- Advocates blasted the Florida Department of Health’s new guidelines for treating transgender children.
- The guidelines advise doctors against providing transgender people under 18 with puberty blockers or hormone therapy.
- The guidance also notably suggests that transgender children should not even “socially transition.”
The Florida Department of Health broke with the US Department of Health and Human Services on Wednesday, issuing guidance that seeks to limit the treatment options for transgender children in Florida.
The recent report, which is non-binding, suggests that anyone under the age of 18 “should not be prescribed puberty blockers or hormone therapy,” breaking with the American Medical Association and other leading experts’ guidance in treating transgender children.
The Florida Department of Health’s report also says that children or adolescents should not be eligible to receive gender reassignment surgery, which medical experts have historically not recommended for transgender people under 18.
In addition to the new medical guidelines, the Florida Department of Health also said that “social gender transition should not be a treatment option for children or adolescents.” The Department of Health and Human Services classifies a social affirmation/transition as simply “adopting gender-affirming hairstyles, clothing, name, gender pronouns, and restrooms and other facilities.”
Experts and advocates told Insider that Florida’s new guidance could be the first of many restrictions that the state could roll out handicapping the transgender community and stressed that affirming a transgender child’s gender identity can directly lead to lower suicide rates among the group.
Some trans children experience
or “the feeling of discomfort or distress that might occur in people whose gender identity differs from their sex assigned at birth or sex-related physical characteristics,” according to the Mayo Clinic, and this can strain mental health.
According to a recent report from the Department of Health and Human Services, “Research demonstrates that gender-affirming care improves the mental health and overall well-being of gender diverse children and adolescents.”
Sam Ames, the director of advocacy and government affairs for The Trevor Project, an LGBT suicide-prevention nonprofit, told Insider in a statement that simply supporting transgender children’s identities can greatly reduce the risk of suicide.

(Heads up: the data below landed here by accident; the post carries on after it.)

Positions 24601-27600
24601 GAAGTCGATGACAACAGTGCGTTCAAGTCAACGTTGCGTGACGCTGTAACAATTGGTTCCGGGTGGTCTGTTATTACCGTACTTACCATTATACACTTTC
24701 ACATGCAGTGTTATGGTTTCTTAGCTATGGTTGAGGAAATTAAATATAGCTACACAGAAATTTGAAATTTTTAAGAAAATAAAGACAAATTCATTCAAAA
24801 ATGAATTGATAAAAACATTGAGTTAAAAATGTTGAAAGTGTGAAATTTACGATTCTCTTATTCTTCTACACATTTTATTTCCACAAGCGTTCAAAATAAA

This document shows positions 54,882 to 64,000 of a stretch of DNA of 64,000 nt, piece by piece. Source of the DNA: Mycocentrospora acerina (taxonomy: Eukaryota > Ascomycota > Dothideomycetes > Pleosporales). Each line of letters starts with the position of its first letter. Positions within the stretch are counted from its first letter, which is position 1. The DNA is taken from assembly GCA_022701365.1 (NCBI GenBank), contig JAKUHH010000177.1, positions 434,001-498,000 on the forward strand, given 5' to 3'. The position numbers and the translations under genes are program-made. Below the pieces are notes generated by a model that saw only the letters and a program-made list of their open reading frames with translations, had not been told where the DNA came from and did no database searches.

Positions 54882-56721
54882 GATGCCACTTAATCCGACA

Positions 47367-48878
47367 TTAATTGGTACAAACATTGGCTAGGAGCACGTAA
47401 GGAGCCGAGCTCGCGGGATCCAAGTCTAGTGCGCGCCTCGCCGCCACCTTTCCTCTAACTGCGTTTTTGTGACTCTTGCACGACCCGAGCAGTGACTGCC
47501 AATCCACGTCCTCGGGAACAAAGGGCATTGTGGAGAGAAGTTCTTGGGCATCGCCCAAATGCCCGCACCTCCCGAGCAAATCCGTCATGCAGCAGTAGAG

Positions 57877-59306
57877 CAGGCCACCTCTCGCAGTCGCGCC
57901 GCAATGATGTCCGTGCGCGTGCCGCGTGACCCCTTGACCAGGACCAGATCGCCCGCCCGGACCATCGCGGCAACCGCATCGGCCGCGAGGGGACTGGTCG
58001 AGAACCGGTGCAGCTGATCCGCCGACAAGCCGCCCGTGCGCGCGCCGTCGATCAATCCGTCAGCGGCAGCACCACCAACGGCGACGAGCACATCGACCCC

“Decades of evidence demonstrates that affirming transgender and nonbinary youth in their identities contributes to positive mental health outcomes and can reduce the risk for suicide,” Ames said. “That’s why gender-affirming care is considered best practice by every major medical and mental health association and embraced by providers across the country.”
Erin Reed, a transgender advocate who tracks bills and government directives for the transgender community, told Insider that Florida’s directive is particularly heinous due to its inclusion that directs children not to socially transition.
“I can say that this particular directive in Florida, with the inclusion of the social transition restriction that they wish to place, if actually acted upon by other agencies within Florida, would be the worst that I’ve seen in any of the states,” Reed said. “This actually says that even if you make the decision not to medically transition as a teenager or as a child, you would also be restricted from expressing your gender identity.”
Reed said that the Florida guidance is part of a growing wave of directives and legislation from the Republican Party restricting transgender people in the public sphere, citing other legislation including a lawsuit in Massachusetts in part debating whether a teacher should be allowed to affirm transgender children in their classroom.
“A lot of people think that this stuff is happening far away, but this is part of a building movement on the right to eliminate transgender people from public participation in public life, especially focused on transgender youth,” she said.
Ari Drennen, the LGBTQ program director for the left-leaning Media Matters For America, spoke with Insider and said that conservative media has increasingly set its focus on the transgender community in recent years.
“I think anti-trans legislation has been a really major focus of the right-wing media in the last couple of years,” Drennen said. “And we’re seeing a pretty straight line between those attacks and anti-trans legislation in the states.”
Alejandra Caraballo, a clinical instructor at Harvard Law School’s Cyber Law Clinic and a transgender activist, told Insider that the guidance, while not binding, could hold “tremendous ramifications” for transgender people in the state and across the country.
“Having the state come out and say that the existence of trans kids isn’t recommended by the state of Florida can increase substantial amounts of harassment and threats to kids in schools by other students, teachers, and administrators,” Caraballo said.
Both Caraballo and Reed told Insider that the guidance will likely also lead to an influx of transgender children and their families leaving the state. Caraballo said she thinks the state of Florida will likely issue even stricter guidance and legislation against gender-affirming care for transgender children.
“I honestly think a lot of people will see what’s happened in Alabama and Texas and realize that this is probably just the first salvo,” Caraballo said, “we haven’t seen another move by DeSantis, but I think the working assumption for most people should be is that he will likely weaponize this even further.”
When asked for comment on the dissonance between the department’s new guidance and that of major medical associations, a spokesman for the Florida Department of Health told Insider the “department’s guidance and fact check both rely on a high standard of evidence, and we believe that it speaks for itself.”